Friday, January 4, 2019

The Use of Impeachment

The Use of Impeachment
The House has initiated impeachment proceedings more than 60 times but less than a third have led to full impeachments. Just eight—all federal judges—have been convicted and removed from office by the Senate. Outside of the 15 federal judges impeached by the House, two Presidents (Andrew Johnson in 1868 and William Jefferson (Bill) Clinton in 1998), a cabinet secretary (William Belknap in 1876), and a U.S. Senator (William Blount of North Carolina in 1797) have also been impeached.

Blount’s impeachment trial—the first ever conducted—established the principle that Members of Congress and Senators were not “Civil Officers” under the Constitution, and accordingly, they could only be removed from office by a two-thirds vote for expulsion by their respective chambers. Blount, who had been accused of instigating an insurrection of American Indians to further British interests in Florida, was not convicted, but the Senate did expel him. Other impeachments have featured judges taking the bench when drunk or profiting from their position. The trial of President Johnson, however, focused on whether the President could remove cabinet officers without obtaining Congress’s approval. Johnson’s acquittal firmly set the precedent—debated from the beginning of the nation—that the President may remove appointees even if they required Senate confirmation to hold office.

For Further Reading

Farrand, Max, ed. The Records of the Federal Convention of 1787. Rev. ed. 4 vols. (New Haven and London: Yale University Press, 1937).

Kyvig, David E. The Age of Impeachment: American Constitutional Culture Since 1960. (Lawrence, Kansas: University Press of Kansas, 2008).

Les Benedict, Michael. The Impeachment and Trial of Andrew Johnson. (New York: W.W. Norton & Company, 1999).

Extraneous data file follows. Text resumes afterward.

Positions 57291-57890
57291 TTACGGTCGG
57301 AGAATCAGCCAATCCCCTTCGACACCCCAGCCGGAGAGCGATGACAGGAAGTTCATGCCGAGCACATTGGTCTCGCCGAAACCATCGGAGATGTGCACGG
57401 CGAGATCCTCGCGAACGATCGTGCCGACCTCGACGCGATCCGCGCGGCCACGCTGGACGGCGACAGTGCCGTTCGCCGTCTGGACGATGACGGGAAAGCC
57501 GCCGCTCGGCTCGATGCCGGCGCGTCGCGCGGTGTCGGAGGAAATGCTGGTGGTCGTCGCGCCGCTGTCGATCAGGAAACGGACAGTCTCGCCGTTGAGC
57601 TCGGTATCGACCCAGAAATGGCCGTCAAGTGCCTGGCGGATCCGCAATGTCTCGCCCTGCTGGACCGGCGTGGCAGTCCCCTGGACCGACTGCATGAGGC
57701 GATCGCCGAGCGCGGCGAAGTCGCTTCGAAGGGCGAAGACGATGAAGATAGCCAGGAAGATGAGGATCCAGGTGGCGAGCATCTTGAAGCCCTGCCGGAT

Madison, James, Alexander Hamilton, John Jay. The Federalist Papers. (New York: Penguin Books, 1987).

Melton, Buckner F., Jr. The First Impeachment: The Constitution’s Framers and the Case of Senator William Blount. (Macon, Georgia: Mercer University Press, 1998).

Rehnquist, William H. Grand Inquests: The Historic Impeachments of Justice Samuel Chase and President Andrew Johnson. (New York: Harper Perennial, 1999).

“Report by the Staff of the Impeachment Inquiry on the Constitutional Grounds for Presidential Impeachment,” Committee Print, Committee on the Judiciary, U.S. House of Representatives, 93rd Cong., 2nd sess., February 1974.

Storing, Herbert J., ed. The Complete Anti-Federalist. 7 vols. (Chicago: University of Chicago Press, 1981).

Sullivan, John. “Chapter 27—Impeachment,” in House Practice: A Guide to the Rules, Precedents, and Procedures of the House. (Washington, D.C.: Government Printing Office, 2011).

Thomas, David Y. “The Law of Impeachment in the United States,” The American Political Science Review 2 (May 1908): 378–395

https://history.house.gov/Institution/Origins-Development/Impeachment/

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